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My last column focused on how compressing ideas in a sentence can produce a meaning opposite of what the writer intends. Example:

The family lawyer will read the will tomorrow at the home of Mr. Baxter, who died June 19 to accommodate his relatives.

If the writer of that sentence had read it aloud, the error could have become obvious, and a rewrite would have made the meaning clear.

I know, I know; this is the latest of many times I have encouraged writers to read their work aloud. But, hey, some of the best writers anywhere say it works for them.

A reader, David Therkelsen of Minneapolis, a retired nonprofit executive and former teacher at the University of Minnesota, sent me some flawed student writing:

  • He left South Texas with a law degree and a member of the honor society.
  • Since some employees lost their lives during this tragedy, it is important to remind them that they are an important part of the company.

Therkelsen laments the fact that those students needed what he calls his "writing boot camp," since their high schools failed to prepare them.

A New York Times review of a memoir called "The Critic's Daughter," by Priscilla Gilman, offers an example of how an even less obvious glitch can interrupt a reader's comprehension.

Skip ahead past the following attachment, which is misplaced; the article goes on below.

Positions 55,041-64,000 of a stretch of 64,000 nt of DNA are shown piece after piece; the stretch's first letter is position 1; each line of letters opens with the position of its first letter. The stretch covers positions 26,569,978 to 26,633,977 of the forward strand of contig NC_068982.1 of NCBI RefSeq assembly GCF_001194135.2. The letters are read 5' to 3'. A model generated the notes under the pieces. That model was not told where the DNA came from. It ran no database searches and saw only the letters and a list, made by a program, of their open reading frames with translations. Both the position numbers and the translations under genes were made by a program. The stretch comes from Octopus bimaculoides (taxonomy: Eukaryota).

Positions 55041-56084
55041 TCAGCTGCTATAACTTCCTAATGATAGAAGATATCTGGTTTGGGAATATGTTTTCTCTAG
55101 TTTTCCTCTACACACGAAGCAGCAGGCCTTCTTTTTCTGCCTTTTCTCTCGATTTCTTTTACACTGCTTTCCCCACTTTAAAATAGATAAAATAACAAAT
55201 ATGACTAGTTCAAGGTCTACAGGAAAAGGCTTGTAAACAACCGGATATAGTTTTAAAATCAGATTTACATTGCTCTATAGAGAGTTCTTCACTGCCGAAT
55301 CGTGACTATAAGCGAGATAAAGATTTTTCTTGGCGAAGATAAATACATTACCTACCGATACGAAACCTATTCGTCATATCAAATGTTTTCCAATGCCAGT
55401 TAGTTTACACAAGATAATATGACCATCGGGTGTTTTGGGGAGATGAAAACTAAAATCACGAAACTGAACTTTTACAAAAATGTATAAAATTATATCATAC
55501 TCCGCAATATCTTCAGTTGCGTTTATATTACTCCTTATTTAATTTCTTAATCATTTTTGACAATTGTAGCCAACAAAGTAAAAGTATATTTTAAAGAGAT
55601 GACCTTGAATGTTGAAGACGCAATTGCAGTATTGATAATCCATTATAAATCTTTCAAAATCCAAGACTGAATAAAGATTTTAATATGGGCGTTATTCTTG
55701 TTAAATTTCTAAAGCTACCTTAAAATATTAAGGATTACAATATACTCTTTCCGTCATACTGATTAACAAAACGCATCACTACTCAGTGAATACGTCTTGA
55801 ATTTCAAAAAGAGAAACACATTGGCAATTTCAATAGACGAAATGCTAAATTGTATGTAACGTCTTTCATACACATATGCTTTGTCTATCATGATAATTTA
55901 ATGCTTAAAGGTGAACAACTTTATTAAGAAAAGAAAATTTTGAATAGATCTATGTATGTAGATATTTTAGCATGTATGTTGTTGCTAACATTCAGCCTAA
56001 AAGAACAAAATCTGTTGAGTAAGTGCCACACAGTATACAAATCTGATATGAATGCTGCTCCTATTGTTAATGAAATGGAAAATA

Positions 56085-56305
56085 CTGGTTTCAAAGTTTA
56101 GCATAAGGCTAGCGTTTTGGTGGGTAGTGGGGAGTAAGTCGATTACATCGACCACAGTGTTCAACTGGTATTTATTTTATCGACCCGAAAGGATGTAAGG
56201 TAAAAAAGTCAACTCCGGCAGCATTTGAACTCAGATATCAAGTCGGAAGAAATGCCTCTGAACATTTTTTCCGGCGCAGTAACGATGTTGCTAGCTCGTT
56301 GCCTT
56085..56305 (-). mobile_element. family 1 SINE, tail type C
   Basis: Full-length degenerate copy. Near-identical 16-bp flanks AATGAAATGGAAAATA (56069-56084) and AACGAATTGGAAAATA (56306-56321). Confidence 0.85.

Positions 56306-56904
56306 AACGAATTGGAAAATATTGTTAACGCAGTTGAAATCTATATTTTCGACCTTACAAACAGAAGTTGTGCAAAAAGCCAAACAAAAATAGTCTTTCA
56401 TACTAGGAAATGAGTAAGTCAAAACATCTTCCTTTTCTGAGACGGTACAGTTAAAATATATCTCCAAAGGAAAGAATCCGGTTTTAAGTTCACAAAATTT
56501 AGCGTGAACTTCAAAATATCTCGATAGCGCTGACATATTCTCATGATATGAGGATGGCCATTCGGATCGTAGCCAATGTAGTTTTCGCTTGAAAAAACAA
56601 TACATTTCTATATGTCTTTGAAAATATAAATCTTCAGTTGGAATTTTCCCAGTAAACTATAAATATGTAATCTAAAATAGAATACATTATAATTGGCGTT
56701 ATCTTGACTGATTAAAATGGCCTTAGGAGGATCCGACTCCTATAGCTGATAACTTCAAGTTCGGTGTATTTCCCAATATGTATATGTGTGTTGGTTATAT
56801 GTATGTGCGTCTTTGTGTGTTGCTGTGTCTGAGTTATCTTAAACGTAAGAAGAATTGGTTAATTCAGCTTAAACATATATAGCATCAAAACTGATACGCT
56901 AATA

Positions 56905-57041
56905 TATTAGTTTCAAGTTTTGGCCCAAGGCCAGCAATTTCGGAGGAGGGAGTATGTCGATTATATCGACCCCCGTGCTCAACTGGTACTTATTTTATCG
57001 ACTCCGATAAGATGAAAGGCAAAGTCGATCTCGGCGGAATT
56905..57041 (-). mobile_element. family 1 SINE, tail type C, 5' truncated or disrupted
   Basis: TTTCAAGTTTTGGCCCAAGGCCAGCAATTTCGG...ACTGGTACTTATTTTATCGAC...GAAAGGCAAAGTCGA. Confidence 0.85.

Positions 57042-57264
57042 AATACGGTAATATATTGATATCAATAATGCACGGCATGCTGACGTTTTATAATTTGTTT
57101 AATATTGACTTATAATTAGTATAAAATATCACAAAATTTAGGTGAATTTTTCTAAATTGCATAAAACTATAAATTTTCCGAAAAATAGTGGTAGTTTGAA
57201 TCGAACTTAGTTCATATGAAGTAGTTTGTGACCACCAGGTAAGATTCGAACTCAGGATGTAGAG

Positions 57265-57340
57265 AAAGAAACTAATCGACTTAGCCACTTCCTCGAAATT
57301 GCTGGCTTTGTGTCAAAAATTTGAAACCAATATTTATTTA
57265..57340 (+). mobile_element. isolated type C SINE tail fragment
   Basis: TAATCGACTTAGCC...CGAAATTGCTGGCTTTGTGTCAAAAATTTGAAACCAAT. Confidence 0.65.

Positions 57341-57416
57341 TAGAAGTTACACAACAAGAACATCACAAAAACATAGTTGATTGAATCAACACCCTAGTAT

The reviewer noted: "Gilman writes that her mother never looked at her homework, stifled yawns at her school performances and threw away her dolls when she was still a preteen."

It's too easy to conclude, from the way the sentence is written, that Gilman's mother also never stifled yawns.

That's because the word "never" commands the structure of the sentence, and that word can modify "stifled yawns."

I asked the reviewer what he intended to write, and he graciously replied, "I think I could have written this better, but I meant to imply that her mother stifled yawns."

Simple solution: "Her mother threw away her dolls, stifled yawns at her school performances and never looked at her homework."

Gary Gilson conducts writing workshops online. He can be reached through